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Case Reports in Critical Care
Volume 2016, Article ID 8531591, 6 pages
http://dx.doi.org/10.1155/2016/8531591
Case Report

Fatal Nonhepatic Hyperammonemia in ICU Setting: A Rare but Serious Complication following Bariatric Surgery

1Department of Internal Medicine, Wyckoff Heights Medical Center, Brooklyn, NY 11237, USA
2Division of Pulmonary and Critical Care Medicine, Department of Internal Medicine, Wyckoff Heights Medical Center, Brooklyn, NY 11237, USA
3Department of Medical Education, Wyckoff Heights Medical Center, Brooklyn, NY 11237, USA

Received 3 January 2016; Accepted 15 March 2016

Academic Editor: Gerhard Pichler

Copyright © 2016 Gyanendra Acharya et al. This is an open access article distributed under the Creative Commons Attribution License, which permits unrestricted use, distribution, and reproduction in any medium, provided the original work is properly cited.

Abstract

Bariatric surgery is well established in reducing weight and improving the obesity-associated morbidity and mortality. Hyperammonemic encephalopathy following bariatric surgery is rare but highly fatal if not diagnosed in time and managed aggressively. Both macro- and micronutrients deficiencies play a role. A 42-year-old Hispanic female with a history of Roux-en-Y Gastric Bypass Procedure was brought to ED for progressive altered mental status. Physical exam was remarkable for drowsiness with Glasgow Coma Scale 11, ascites, and bilateral pedal edema. Labs showed elevated ammonia, low hemoglobin, low serum prealbumin, albumin, HDL, and positive toxicology. She remained obtunded despite the treatment with Narcan and flumazenil and the serum ammonia level fluctuated despite standard treatment with lactulose and rifaximin. Laboratory investigations helped to elucidate the etiology of the hyperammonemia most likely secondary to unmasking the functional deficiency of the urea cycle enzymes. Hyperammonemia in the context of normal liver function tests becomes diagnostically challenging for physicians. Severe hyperammonemia is highly fatal. Early diagnosis and aggressive treatment can alter the prognosis favorably.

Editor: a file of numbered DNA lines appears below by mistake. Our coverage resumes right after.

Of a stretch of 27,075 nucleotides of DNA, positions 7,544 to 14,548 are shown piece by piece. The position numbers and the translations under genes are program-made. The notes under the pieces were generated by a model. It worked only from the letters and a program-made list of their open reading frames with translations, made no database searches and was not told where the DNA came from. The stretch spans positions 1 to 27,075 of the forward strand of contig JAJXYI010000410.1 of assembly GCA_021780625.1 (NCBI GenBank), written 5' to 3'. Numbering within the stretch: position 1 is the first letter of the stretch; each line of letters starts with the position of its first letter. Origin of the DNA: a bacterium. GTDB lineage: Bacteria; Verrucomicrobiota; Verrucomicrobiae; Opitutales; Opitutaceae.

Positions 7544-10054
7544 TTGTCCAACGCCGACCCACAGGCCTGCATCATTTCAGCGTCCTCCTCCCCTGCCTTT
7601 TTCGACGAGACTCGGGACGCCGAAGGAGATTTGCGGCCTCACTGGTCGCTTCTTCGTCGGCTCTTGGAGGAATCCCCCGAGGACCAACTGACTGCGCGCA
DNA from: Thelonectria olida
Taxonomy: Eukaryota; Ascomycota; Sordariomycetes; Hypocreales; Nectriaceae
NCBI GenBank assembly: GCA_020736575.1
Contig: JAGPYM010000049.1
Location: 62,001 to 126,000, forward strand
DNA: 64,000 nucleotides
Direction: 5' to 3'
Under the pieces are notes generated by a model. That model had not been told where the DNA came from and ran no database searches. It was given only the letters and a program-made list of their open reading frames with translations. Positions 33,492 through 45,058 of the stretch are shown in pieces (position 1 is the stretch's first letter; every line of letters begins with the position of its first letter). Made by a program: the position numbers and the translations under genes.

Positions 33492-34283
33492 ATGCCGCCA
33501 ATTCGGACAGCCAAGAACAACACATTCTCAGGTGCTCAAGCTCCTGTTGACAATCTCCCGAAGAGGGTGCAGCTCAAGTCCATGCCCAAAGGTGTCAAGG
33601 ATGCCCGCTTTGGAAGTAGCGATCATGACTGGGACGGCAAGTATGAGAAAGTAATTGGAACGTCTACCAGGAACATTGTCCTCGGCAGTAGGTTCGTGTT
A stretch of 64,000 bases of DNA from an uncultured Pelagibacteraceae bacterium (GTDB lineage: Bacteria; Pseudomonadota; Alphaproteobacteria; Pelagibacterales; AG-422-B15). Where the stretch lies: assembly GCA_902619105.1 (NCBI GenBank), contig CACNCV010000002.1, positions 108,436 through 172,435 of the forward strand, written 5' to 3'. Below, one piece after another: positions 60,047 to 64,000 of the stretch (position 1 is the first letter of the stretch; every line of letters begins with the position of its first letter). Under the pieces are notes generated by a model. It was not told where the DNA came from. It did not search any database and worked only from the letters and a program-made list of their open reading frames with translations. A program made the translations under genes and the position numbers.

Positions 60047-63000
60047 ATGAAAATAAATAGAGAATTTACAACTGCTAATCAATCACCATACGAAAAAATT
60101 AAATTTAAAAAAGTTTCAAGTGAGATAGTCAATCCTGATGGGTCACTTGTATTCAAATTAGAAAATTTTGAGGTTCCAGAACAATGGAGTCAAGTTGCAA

1. Introduction

Bariatric surgery is well established in reducing weight and improving obesity-associated morbidity and mortality. Neurological complication such as hyperammonemic encephalopathy following bariatric surgery is rare but highly fatal if not diagnosed and treated aggressively on time. Both macro- and micronutrients deficiencies seem to play an important role in unmasking the functional deficiency of urea cycle enzymes in an adult woman after bariatric surgery.

2. Case Presentation

A 42-year-old Hispanic female was brought to ED with complaint of progressive altered mental status over the past few days. At ED, the patient was only responsive to painful stimuli but did not appear in acute distress. Her mother, who provided the history, had a conversation with patient three hours prior to the presentation to ED. Patient had decreased oral food intake for the last two weeks. She denied history of fever or illicit drug use except for prescribed medications. Patient had Roux-en-Y Gastric Bypass Surgery (RYGBS) two years ago for morbid obesity and gastrojejunal stent placement procedure two weeks prior to the presentation. Her medications were oral vitamins, dilaudid 4 mg, amitriptyline, and zolpidem.